I don’t know whether it is worse, to look at Washington or Richmond right now. Both have terrible political leadership, and the two political parties share the blame.

When all three top leaders of a state, as is the case in Virginia, stand accused of shameful conduct, the Democrats have to take the blame.

The governor and attorney general are said to have posed in either blackface or KKK robes. That says volumes about the Old Dominion’s past — a past full of slaveholding politicians arguing for the Confederacy.

In Washington, it is the Republicans who exhibit the willingness to argue ferociously and untruthfully about just — oh, everything.

President Donald Trump said this week, “If there is going to be peace and legislation, there cannot be war and investigation. It just doesn’t work that way.” Well, yes it does in a democracy, unlike in authoritarian regimes.

Tempers have been to the boiling point in Washington for the past two years — make that two centuries, it seems like.

So it’s time to seek out sage advice from that philosopher- country music singer Reba McEntire, to wit: “To succeed in life, you need three things, a wishbone, a backbone and a funny bone.”

There is a bountiful supply of wishbones in the nation’s capital. To start, it seems like everybody who has risen above congressional page in the Democratic Party wishes to be elected president in 2020. Senators, Representatives, democratic socialists and a part-time American Indian are about to run.

Funny bones? You couldn’t get an authentic chuckle from the politicians, and your sober-sided friends are to blame. These political-speech policemen and women can take any joke and find it offensively violative of some unwritten rule.

What they need is a little more Will Rogers, who knew a thing or two about humor in politics: “When the votes are counted, let everybody get into a good humor as quick as they got into a bad one.”

In this election season, there will be no good humor, primarily because every voter is mad at somebody, and has been for a while.

Democrats are as intent on discovering what Trump’s finances and tax returns look like as the president is in keeping them out of harm’s way and prying eyes. In fact, those likely will be the defining issues in the election.

Trump supporters believe the president is not getting enough credit for a booming economy. But even The Wall Street Journal had a front-page piece this week reporting record bankruptcies in Midwestern farm states. The Journal said trade wars and tariffs have plagued the soybean, corn and wheat farmers.

The president seems not to be interested in expanding his support beyond his most faithful voters. He clings to his pledge to build an anti-immigrant Wall as a lifesaver. It is a slender raft in rough seas.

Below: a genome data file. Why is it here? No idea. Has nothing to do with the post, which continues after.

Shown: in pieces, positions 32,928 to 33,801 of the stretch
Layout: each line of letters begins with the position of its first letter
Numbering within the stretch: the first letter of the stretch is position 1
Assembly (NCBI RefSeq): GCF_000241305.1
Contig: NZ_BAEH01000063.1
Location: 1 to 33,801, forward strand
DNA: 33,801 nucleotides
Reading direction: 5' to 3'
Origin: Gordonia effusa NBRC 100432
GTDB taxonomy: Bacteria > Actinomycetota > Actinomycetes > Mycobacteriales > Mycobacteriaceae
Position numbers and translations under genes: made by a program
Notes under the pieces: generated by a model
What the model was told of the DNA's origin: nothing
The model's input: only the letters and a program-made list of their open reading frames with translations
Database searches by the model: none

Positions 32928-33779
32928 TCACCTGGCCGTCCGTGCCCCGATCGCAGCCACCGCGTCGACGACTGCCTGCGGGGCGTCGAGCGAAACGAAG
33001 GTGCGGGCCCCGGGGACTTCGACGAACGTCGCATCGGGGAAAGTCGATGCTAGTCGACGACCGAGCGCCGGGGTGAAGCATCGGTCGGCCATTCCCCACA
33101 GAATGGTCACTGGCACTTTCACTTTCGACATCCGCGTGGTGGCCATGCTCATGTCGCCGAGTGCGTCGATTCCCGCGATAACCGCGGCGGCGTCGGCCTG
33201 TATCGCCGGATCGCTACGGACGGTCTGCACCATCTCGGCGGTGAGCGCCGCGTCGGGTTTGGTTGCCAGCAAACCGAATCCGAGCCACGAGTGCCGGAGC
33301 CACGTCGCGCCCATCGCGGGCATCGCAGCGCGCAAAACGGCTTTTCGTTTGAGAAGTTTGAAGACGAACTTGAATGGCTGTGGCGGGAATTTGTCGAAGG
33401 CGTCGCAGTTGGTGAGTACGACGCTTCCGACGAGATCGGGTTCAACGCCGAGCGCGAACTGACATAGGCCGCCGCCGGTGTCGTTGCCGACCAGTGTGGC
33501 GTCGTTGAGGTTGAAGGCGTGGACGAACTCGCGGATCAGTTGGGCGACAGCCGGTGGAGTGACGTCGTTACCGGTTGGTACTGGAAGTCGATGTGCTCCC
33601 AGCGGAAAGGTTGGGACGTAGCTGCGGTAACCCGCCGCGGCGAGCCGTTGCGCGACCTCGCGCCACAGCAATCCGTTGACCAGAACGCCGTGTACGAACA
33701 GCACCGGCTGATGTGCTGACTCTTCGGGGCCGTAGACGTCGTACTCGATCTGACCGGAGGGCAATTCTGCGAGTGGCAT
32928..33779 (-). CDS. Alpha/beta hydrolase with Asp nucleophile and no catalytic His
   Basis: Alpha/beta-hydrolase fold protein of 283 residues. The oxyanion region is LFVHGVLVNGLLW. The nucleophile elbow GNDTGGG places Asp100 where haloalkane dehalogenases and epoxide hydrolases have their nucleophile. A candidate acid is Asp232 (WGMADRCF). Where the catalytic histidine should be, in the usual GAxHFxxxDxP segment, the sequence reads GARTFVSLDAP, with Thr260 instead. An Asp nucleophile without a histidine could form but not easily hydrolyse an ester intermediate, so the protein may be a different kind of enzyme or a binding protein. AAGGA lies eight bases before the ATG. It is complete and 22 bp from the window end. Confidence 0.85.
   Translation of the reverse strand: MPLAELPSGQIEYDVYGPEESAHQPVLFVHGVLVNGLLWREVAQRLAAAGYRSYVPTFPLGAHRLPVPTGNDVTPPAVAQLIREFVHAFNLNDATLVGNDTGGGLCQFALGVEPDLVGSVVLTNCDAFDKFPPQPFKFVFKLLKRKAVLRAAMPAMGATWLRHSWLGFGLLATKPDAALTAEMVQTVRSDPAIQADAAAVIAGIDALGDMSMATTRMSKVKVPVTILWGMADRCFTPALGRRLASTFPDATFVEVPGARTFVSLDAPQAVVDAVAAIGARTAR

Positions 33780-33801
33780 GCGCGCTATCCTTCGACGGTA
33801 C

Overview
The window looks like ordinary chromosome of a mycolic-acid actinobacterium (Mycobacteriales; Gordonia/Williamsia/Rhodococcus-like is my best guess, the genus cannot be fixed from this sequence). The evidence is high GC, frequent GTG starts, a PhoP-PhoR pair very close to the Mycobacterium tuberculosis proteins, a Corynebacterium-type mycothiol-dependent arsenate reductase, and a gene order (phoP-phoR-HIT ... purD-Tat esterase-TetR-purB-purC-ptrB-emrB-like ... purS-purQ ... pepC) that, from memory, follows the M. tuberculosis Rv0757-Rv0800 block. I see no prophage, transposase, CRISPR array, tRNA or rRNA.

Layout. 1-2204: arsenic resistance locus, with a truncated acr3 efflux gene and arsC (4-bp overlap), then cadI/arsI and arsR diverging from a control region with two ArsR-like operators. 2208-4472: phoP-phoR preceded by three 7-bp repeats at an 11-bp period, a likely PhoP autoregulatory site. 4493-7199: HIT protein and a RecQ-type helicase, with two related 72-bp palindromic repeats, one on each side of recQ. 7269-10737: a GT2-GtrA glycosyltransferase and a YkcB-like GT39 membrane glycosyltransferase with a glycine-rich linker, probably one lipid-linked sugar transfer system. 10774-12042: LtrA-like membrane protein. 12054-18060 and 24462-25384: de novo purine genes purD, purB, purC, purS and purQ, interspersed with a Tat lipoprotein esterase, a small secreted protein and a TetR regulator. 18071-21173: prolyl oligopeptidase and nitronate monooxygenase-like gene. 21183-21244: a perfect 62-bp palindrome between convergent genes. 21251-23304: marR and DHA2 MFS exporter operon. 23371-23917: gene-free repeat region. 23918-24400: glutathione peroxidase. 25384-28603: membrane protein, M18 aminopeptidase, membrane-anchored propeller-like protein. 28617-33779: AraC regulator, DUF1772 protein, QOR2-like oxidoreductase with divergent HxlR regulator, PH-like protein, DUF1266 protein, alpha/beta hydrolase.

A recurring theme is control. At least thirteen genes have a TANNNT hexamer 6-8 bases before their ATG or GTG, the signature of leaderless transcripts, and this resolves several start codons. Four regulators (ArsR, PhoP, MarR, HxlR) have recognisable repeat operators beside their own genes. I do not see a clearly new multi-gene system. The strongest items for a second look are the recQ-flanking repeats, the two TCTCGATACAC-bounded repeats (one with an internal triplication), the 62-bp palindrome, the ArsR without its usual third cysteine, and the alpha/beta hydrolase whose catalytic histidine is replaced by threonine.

Without the sound of a funny bone and the forlorn hope of finding a wishbone, Democrats in Virginia may be in the same shape as Republicans in Washington. Dismal business, this.

Blackface college kids and sexual assault charges against Democrats add up to — not embarrassment but disgrace. The outcome there could have a farcical ending. The Democratic governor, the lieutenant governor and attorney general possibly could all be forced to resign. The fourth person in line to the governorship is a Republican.

Whether scandal in one state could end up influencing voting in 50 states is not a well-studied outcome.

In the past, regional attitudes have been more influential than individual state issues. That certainly was true in the South when it clung to segregationist laws and outlooks.

And now the investigation of possible Russian involvement in the last presidential election could change everything. Until Robert Mueller III wraps up his final report, nobody can accurately judge its import. (Unusually for Washington, there has been no leaking of what he may have found or who may have been involved. But the investigation has led to more than 30 federal indictments, which points to a lot more to come.)

The kerfuffle this week over the State of the Union speech did little to clarify the state of the election to come.

Trump talked poetically about unity and working together. That lasted through most of that night but faded in the light of day. Trump still wanted the Wall, and the Democrats wondered why Mexico didn’t pay for it.

Will Rogers may have expressed a resolution for it all: “There is only one redeeming thing about this whole election. It will be over at sundown.

And let everybody pray it is not a tie for we couldn’t go through this thing again.”

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